The reflective array channelized sensor structure for transmission measurements is well suited to swept frequency measurements (either continuously or discretely stepped), in which each specific frequency is acoustically steered either to the reference output transducer or through one of the sensing film regions to the sensor output in a sequential manner as the frequency is varied. When the effects of temperature and other parameters do not significantly move the various frequency bands, single frequency per sensor region addressing is suitable. The advantage of this approach over discrete sensor arrays is that the bands are self-defining relative to one another, allowing a swept measurement to “locate” each band regardless of frequency drift of the entire array. Such two-port measurements and structures are one embodiment for wired applications in which it is simple to connect multiple transducers (input, reference and output) to multiple points of instrumentation. Such wired transmission measurements will place the fewest constraints on device design.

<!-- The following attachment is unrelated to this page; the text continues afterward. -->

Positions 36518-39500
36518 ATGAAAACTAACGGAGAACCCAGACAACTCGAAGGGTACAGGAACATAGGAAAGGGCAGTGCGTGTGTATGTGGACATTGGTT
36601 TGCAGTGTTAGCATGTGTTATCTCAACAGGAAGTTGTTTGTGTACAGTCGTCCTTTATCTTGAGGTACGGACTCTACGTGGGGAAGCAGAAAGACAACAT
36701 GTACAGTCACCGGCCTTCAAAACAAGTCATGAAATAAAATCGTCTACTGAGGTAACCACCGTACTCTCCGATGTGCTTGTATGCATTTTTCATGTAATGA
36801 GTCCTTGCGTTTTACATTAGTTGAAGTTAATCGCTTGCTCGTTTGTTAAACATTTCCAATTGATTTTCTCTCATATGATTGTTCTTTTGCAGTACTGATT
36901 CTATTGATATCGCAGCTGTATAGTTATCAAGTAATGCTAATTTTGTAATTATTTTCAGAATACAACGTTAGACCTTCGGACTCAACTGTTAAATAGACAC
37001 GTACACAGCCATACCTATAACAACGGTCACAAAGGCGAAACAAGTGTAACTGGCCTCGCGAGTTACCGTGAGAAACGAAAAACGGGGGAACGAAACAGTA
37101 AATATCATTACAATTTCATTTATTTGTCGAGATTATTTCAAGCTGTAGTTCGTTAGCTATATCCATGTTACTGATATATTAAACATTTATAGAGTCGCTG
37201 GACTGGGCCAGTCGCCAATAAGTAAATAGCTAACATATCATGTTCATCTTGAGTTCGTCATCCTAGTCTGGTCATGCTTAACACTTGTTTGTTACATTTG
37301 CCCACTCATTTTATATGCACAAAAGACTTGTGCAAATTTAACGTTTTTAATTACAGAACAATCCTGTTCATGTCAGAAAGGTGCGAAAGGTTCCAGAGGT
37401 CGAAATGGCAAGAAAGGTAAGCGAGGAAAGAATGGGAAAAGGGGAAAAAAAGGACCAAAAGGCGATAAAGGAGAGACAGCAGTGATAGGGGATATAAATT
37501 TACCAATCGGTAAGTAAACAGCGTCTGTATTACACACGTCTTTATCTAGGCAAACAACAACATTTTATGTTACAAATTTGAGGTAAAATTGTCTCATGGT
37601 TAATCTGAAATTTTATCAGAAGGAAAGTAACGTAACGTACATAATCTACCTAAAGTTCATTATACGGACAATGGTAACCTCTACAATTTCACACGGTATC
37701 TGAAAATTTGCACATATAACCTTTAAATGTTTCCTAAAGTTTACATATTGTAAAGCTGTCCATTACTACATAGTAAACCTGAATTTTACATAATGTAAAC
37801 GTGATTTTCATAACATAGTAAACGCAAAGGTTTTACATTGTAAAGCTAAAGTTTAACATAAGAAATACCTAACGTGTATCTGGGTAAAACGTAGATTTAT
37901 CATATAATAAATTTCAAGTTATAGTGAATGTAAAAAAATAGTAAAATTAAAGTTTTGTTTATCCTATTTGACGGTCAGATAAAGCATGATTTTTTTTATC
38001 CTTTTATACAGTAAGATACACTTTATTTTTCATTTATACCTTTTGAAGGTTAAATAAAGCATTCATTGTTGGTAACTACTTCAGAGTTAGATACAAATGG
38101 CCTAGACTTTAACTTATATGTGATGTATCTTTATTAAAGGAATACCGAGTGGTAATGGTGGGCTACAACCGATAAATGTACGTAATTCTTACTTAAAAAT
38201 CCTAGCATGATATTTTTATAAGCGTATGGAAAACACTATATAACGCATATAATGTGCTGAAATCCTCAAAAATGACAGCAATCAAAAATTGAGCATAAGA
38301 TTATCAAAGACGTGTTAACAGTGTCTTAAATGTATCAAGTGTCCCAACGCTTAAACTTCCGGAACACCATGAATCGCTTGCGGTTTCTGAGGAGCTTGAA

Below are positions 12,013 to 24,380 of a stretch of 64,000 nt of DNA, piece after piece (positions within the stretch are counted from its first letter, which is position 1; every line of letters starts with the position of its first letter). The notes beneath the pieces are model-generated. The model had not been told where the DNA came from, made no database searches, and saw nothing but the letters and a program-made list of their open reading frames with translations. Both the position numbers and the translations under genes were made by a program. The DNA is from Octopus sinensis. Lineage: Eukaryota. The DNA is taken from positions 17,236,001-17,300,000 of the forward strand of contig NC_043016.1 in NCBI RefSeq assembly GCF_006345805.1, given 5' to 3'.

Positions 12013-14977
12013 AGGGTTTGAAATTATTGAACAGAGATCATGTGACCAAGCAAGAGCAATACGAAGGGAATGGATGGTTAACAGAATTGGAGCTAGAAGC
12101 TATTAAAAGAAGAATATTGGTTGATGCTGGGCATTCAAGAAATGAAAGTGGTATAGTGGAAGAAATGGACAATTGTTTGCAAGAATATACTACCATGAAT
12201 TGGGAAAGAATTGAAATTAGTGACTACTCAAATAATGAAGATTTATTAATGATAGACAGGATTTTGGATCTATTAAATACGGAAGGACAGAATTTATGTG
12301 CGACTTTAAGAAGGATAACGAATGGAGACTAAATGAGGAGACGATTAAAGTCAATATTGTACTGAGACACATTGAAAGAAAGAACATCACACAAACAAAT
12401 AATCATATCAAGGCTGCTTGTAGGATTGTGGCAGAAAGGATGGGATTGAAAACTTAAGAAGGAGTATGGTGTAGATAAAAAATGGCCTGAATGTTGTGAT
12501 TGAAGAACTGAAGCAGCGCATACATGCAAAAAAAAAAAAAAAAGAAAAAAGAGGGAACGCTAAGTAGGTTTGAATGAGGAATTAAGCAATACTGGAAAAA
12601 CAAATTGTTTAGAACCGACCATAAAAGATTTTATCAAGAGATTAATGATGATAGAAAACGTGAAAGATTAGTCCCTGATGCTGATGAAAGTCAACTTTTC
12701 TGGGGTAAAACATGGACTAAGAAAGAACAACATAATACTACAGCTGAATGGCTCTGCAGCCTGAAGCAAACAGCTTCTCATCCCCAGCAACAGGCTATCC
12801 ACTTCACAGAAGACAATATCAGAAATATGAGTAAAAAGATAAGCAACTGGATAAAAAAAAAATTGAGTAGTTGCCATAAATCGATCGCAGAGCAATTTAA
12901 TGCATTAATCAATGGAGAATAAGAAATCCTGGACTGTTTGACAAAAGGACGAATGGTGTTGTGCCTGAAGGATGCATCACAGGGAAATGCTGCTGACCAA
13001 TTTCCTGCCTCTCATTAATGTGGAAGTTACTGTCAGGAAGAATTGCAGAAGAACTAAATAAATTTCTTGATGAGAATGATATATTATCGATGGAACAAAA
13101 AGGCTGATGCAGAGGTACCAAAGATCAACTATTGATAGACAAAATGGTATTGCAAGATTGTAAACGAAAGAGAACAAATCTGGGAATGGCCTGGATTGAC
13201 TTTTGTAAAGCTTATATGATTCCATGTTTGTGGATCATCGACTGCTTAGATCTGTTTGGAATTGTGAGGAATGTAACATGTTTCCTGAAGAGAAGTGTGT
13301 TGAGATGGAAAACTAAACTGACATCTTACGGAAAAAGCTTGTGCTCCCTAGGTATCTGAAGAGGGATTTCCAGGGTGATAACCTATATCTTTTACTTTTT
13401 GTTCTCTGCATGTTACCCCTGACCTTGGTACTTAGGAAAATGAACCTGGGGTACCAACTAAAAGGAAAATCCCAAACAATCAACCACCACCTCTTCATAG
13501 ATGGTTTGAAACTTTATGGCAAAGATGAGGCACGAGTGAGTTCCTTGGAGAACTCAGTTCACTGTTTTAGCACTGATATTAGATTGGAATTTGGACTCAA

Referring to FIG. 5, a further embodiment includes a sensing system wherein there is a distinct output transducer on an opposing side to the broadband source. In this dog-leg path embodiment, the path lengths are approximately the same mechanical length so that the signals are synchronous in time, offering little or no “compression” of the original reflective array compressor filter. The high frequency signals traverse the low frequency signals and in certain embodiments this results in poor performance, however there are certain implementations that may warrant such a configuration.